Kiyosaki encourages us to focus on what we want to do further down the road and focus on skills that are going to help us get to that point rather than chasing money or getting involved in the “rat race” that a lot of ourselves find us in.

Getting Out of the “Rat Race

If you want to start your own business, try to gain experience through education and other professions that will help get you there.  Take a job in a sales/marketing role, take a job in the industry that you want to be in, try to job shadow others and learn from other people that might think differently than you. 

Find a mentor! 

There’s a ton of things that you can do to help you get there, but the important thing is to make sure that you have a plan and a path for how you want to accomplish that plan.

So many of us will graduate high school or college and immediately chase the money. Chances are, you might’ve even chased the money before you even went to school!  You likely picked your career partially because you like it but I’m sure that the earnings potential had something major to do with it as well. 

If you’re going to get a ‘job’ then you should focus on the earnings potential, but if you’re focused on having your money work for you then you need to take advantage of every opportunity and learn as much as you can that’s going to lead you on a path for success.

I always seem to find myself relating personal finance with gym analogies, such as, how the best diet is the one that you’ll stick to, just like a budget!  Eating chicken and veggies for every meal isn’t meant for everyone, and if you try it but don’t have the ability to stick to it, then you’re setting yourself up for failure.  It’s the same exact way with budgeting how if you try to cut out all spending and don’t leave anything in for fun, you might lose your mind and fall off the wagon sooner rather than later. 

The reason that I talk about these analogies is because Kiyosaki has an analogy that related to the gym that just really, really hits home with me:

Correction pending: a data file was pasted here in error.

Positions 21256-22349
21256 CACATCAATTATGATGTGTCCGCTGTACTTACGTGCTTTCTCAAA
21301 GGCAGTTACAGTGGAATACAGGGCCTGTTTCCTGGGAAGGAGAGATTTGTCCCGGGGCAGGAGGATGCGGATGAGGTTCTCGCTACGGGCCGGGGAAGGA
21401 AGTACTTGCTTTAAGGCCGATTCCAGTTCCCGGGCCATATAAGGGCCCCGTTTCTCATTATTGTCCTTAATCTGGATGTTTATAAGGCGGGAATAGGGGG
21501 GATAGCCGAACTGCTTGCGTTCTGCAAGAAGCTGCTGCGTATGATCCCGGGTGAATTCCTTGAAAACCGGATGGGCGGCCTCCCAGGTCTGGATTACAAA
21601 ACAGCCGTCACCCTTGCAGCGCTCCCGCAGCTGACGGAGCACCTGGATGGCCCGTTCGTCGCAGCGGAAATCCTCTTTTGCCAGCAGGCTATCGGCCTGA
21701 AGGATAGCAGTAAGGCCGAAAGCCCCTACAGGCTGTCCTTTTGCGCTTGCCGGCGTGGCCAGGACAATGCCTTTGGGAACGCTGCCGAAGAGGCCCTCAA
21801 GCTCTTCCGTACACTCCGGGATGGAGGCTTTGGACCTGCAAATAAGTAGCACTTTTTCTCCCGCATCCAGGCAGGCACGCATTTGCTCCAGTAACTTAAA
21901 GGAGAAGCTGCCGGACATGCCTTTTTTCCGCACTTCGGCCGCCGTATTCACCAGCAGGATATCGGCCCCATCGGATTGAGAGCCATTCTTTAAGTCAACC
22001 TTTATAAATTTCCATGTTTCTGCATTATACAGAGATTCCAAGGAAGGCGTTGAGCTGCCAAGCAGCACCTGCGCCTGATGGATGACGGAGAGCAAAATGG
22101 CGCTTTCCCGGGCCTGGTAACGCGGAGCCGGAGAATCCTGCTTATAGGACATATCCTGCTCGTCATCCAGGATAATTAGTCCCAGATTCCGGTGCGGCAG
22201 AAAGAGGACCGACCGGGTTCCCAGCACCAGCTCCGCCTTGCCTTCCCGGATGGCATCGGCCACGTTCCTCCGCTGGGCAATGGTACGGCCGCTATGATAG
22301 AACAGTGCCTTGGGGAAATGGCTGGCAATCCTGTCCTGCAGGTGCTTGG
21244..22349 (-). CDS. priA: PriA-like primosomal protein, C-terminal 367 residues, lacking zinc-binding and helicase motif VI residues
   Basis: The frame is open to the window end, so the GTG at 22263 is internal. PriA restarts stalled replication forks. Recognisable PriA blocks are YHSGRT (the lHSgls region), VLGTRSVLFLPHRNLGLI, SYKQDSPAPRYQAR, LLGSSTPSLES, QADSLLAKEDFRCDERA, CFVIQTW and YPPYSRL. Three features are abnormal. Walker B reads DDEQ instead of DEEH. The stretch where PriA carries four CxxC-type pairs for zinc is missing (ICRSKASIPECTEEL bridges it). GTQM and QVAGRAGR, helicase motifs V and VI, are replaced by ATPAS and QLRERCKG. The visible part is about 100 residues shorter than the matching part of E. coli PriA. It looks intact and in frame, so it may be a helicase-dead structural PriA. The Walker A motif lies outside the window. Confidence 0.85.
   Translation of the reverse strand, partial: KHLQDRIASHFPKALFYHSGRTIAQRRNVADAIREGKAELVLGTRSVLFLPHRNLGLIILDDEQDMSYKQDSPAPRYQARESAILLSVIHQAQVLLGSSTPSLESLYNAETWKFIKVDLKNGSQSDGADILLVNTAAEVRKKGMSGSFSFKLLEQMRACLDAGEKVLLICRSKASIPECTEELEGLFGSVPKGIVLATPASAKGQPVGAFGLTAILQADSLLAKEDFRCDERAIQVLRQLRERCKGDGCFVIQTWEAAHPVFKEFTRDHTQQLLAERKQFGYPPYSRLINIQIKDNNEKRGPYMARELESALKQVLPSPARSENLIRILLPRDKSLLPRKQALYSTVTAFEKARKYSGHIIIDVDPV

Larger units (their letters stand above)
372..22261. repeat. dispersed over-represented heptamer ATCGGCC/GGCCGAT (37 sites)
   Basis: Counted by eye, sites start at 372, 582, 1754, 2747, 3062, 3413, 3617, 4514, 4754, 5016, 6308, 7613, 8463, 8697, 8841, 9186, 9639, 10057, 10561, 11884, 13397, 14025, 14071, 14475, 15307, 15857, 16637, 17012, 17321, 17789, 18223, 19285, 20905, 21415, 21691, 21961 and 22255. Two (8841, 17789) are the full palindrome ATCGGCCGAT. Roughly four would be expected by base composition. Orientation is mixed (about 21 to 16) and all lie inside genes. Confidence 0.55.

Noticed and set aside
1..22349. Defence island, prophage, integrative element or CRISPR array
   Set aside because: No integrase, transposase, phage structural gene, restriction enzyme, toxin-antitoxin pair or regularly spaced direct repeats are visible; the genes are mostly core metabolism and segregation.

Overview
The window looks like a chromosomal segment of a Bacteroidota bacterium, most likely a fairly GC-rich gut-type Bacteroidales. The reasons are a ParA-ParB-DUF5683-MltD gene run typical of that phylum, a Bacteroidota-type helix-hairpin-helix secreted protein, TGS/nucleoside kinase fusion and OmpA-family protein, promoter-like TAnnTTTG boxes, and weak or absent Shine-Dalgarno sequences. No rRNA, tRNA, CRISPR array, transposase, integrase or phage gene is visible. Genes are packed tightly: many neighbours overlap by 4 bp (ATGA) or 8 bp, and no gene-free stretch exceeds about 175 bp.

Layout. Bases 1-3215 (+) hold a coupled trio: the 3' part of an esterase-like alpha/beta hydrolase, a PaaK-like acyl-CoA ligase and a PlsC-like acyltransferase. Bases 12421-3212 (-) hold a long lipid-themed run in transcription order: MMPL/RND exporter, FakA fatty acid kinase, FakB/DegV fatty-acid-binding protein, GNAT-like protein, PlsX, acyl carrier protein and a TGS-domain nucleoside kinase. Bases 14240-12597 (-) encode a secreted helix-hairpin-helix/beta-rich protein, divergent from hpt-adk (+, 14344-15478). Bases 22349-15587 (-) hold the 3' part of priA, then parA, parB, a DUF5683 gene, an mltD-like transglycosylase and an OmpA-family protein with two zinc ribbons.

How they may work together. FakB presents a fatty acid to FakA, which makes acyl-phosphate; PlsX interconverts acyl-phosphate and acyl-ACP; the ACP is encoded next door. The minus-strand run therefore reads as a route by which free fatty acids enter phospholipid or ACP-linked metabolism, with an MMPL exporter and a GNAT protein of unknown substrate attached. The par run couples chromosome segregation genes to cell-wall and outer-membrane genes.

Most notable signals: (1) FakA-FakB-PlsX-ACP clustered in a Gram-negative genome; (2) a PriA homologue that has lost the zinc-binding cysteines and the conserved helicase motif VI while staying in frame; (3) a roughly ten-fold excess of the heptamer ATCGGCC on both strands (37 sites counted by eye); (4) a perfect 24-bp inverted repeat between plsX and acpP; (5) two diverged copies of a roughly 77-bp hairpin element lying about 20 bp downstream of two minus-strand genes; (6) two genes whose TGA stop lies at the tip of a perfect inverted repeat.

“But for those of you who might be on the fence when it comes to the idea of working to learn something new, I offer this word of encouragement: Life is much like going to the gym. The most painful part is deciding to go. Once you get past that, it’s easy. There have been many days I have dreaded going to the gym, but once I am there and in motion, it is a pleasure. After the workout is over, I am always glad I talked myself into going.”

Have truer words ever been spoken?  No way!

I workout first thing in the morning, and I do that just so I can get it over with.  I hate it so much, but I feel amazing for the entire day after knowing that I worked out.  And on the contrary, when I skip it, that means the first thing that I did for that day was bail on myself and skip something, so now I have the guilt of just not doing it or having to do it after work, both of which just flat out suck!

Kiyosaki goes on later to say that the three most important skills for someone to be a successful manager are:

1 – Management of Cash Flow

2 – Management of Systems

3 – Management of People

All of these are things that can be taught through experiences and education.  The key is to jump in, face the challenge head on and get going.  None of these involve being the smartest person in the world, it’s quite simply just about making the move.

One time, Kiyosaki asked a group of his students who could make a better hamburger than McDonalds – almost all of them said yes, so he followed up and asked then why they wouldn’t make their own burger restaurant and why McDonalds was so successful.  The short answer is that they didn’t want to make the jump and that McDonalds is about far more than just a burger. 

They have a great system, they sit on great property, they have a great franchise system, they have loyal customers, they adapt well to trends in the market, and they’re extremely consistent across the entire world.  The burgers are fine, but the systems and locations are what makes McDonalds such an amazing company.

Any one aspect of this business wouldn’t be enough to make McDonalds be such a successful company.  It’s all of these that work in tandem with each other which is why they’re so successful. 

The same can be said for you!  Simply being a great numbers person, or a great salesman, great entrepreneur, great creative thinker, or any other great single skill isn’t enough.  You need to keep developing your toolbelt, become a more skilled employee, and set yourself up for success in many different facets of life so you can be poised for success.

If you push yourself to learn as much as you can, about anything that you can, from any source of knowledge that you can find, you’re going to eventually find yourself ready to make that big move to finally be that Rich Dad that Kiyosaki tries to encourage us to be.  If you can do that, then there’s only one thing left that you need to do…

Take the bull by the horns and do it!  Make the jump! 

Do what you have always wanted to do and start your own business.  That first step is the hardest, but once you do, that ball is going to start rolling and the momentum is going to be so strong you won’t be able to stop – that’s how you make your money work for you.  You’re going to become that Rich Dad (or Rich Mom) that Kiyosaki wants us to be, and then you will be able to setup your family for some legitimate generational wealth!